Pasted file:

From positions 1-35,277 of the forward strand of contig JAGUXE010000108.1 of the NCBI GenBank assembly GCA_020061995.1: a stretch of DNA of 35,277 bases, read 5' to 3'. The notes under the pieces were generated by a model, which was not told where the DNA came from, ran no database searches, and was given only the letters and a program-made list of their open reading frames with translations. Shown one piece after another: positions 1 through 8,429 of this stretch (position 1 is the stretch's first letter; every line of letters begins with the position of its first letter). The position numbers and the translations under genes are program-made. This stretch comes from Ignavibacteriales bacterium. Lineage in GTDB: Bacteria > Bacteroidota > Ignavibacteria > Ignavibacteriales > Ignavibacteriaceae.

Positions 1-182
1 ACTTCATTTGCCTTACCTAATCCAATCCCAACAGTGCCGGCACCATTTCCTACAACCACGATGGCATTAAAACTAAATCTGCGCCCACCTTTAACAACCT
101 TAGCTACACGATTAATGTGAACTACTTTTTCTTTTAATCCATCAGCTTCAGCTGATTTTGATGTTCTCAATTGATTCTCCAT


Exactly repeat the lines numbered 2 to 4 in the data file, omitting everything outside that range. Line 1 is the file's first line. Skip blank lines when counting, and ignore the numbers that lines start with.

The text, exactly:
Positions 1-182
1 ACTTCATTTGCCTTACCTAATCCAATCCCAACAGTGCCGGCACCATTTCCTACAACCACGATGGCATTAAAACTAAATCTGCGCCCACCTTTAACAACCT
101 TAGCTACACGATTAATGTGAACTACTTTTTCTTTTAATCCATCAGCTTCAGCTGATTTTGATGTTCTCAATTGATTCTCCAT